More parents opt to buy their child's student home

Student Accomodation: As the scramble for student accommodation continues, Fiona Tyrrell reports on the trend of parents buying…

Student Accomodation:As the scramble for student accommodation continues, Fiona Tyrrellreports on the trend of parents buying homes for their student children.

With soaring rents and prices of apartments in the city falling back, more and more parents are opting to buy property for their college-going children.

Parents look at the purchase of such a house in terms of providing security for their children and an investment for themselves.

It also gives students a lesson in responsibility and some parents can even use the property as a city pad while their children are travelling the world in summer breaks.


The phone calls from parents come almost like clockwork, according to Maxine Pilkington from Bennetts Auctioneers in Dublin's Sandymount.

After the release of the Leaving Certificate results, the phone starts ringing. More calls are made after the CAO offers, she says.

Some parents are very organised and will have a few properties identified ahead of the results, says Sheila O'Flynn from Sherry FitzGerald in Cork. They may even bid on a house but hold off on closing the deal until the offers are out. Others will have organised the finance and done their homework on suitable areas before the offers are out, when they start the search in earnest.

Organised or not, an increasing number of parents are out looking to buy for children in third-level education.

Maxine Pilkington says there are even more parents looking to buy this season.

Of the calls to Bennetts (which handles lettings as well as sales) from parents looking for accommodation for their children, some 20 per cent want to buy rather than rent, she says. She puts this increase down to rising rents.

In the Sandymount area rent for a one-bedroom apartment has gone up by 10 per cent and rents of a three/four-bedroom home have risen by 20-30 per cent, she says.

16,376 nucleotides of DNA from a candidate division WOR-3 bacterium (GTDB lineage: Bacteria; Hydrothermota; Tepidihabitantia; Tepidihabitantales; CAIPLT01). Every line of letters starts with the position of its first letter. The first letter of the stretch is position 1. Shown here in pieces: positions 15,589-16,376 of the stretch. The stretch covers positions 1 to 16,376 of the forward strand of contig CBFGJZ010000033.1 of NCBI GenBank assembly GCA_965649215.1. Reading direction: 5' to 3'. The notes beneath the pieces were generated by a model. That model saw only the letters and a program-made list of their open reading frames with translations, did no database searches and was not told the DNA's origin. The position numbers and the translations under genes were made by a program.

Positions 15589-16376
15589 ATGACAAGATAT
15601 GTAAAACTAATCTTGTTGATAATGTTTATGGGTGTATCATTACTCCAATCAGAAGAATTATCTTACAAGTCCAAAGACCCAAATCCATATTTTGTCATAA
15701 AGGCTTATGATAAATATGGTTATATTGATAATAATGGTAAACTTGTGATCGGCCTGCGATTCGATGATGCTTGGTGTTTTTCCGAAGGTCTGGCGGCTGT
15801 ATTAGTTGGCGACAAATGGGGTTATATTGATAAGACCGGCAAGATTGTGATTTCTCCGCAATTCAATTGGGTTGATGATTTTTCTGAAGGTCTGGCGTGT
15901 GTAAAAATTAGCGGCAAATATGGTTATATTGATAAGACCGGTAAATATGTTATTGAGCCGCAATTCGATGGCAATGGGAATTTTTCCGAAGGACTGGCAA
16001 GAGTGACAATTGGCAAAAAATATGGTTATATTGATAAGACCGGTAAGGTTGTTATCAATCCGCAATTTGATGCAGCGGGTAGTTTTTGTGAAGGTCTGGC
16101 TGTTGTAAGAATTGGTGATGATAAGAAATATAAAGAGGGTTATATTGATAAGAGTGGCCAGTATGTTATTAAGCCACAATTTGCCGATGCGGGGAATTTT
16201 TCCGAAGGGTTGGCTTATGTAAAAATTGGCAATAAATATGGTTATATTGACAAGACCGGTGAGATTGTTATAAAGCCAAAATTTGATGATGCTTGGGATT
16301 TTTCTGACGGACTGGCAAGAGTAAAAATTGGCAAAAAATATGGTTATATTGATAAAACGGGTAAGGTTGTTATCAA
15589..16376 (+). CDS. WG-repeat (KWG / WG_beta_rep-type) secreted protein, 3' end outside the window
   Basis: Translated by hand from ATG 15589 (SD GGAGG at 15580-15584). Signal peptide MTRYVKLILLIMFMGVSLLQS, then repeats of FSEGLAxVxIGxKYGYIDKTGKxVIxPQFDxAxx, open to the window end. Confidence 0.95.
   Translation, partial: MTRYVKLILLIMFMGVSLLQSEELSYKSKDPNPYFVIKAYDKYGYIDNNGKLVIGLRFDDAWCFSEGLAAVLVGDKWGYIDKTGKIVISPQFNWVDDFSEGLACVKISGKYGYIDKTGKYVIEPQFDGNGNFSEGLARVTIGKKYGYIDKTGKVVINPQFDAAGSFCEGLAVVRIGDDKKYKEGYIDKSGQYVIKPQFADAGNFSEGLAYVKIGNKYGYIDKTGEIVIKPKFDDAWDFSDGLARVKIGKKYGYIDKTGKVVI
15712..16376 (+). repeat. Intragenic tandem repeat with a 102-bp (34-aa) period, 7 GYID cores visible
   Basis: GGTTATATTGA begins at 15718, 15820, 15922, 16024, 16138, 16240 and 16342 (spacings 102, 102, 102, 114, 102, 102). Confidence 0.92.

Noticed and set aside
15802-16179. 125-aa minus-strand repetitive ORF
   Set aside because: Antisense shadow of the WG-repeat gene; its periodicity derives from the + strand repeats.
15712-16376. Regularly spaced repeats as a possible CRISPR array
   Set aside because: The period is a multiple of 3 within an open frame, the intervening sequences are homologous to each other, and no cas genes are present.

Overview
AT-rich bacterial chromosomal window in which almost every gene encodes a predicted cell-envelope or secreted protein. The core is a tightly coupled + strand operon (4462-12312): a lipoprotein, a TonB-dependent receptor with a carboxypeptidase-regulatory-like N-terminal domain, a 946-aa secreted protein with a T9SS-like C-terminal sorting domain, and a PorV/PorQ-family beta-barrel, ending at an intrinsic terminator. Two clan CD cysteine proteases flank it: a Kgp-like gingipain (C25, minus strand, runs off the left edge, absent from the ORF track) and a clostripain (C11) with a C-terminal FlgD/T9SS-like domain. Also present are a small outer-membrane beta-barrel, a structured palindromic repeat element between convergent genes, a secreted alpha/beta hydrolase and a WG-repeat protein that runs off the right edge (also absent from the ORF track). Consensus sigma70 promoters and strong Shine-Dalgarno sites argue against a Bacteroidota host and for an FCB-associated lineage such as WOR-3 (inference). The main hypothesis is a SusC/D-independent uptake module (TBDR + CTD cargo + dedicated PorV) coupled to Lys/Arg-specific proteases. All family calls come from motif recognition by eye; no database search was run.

Proximity to the college is the priority for parents. It must be either within walking distance to college or good transport links.

Security is also a huge consideration. "Parents are quite happy once they know the area is safe," says Pilkington.

Typically students pay €3,000 a month for a four-bedroom house in the Sandymount area. If five of them get together that works out at €600 a month plus bills.

With the rental market "going through the roof, it sometimes works out more advantageous to buy", says Peter Quigley from DNG's Phibsborough office.

The budget for parents is typically between €300,000 to €500,000, he says.

Brian O'Shea from O'Shea O'Toole & Partners in Waterford says that if your child is attending college for up to five years and planning on paying rent it makes sense to invest in property, especially if you have two or more children who are likely to go to the same college.

"In Waterford student accommodation costs €70 a week for a single room and €60 to share a room. Why not buy a property and watch it grow in value and pay back the mortgage with people renting from you," he says.

In addition, parents tend to look at the investment as a way to give their children a "bit of responsibility", collecting rent and taking care of a house.

Parents buying for their college-going kids typically buy beside Waterford Institute of Technology and spend around €225,000 for a three-bedroom townhouse or €250,000 for a three-bedroom semi.

Many parents prefer it if their children go into digs for the first year and look to buy an apartment or house for them to live in during their second year of college, says Sheila O'Flynn from Cork. Typically parents will have a budget that is similar to that of a first-time buyer, she says.

In Cork a small inner city two-bedroom apartment will cost from €280,000 and a six- to eight-bedroom house will cost between €600,000 and €800,000.

In Cork the western suburbs are the popular choice but now, with more and more students driving their own cars, parents are buying as far out as Ballincollig, 8km west of the city.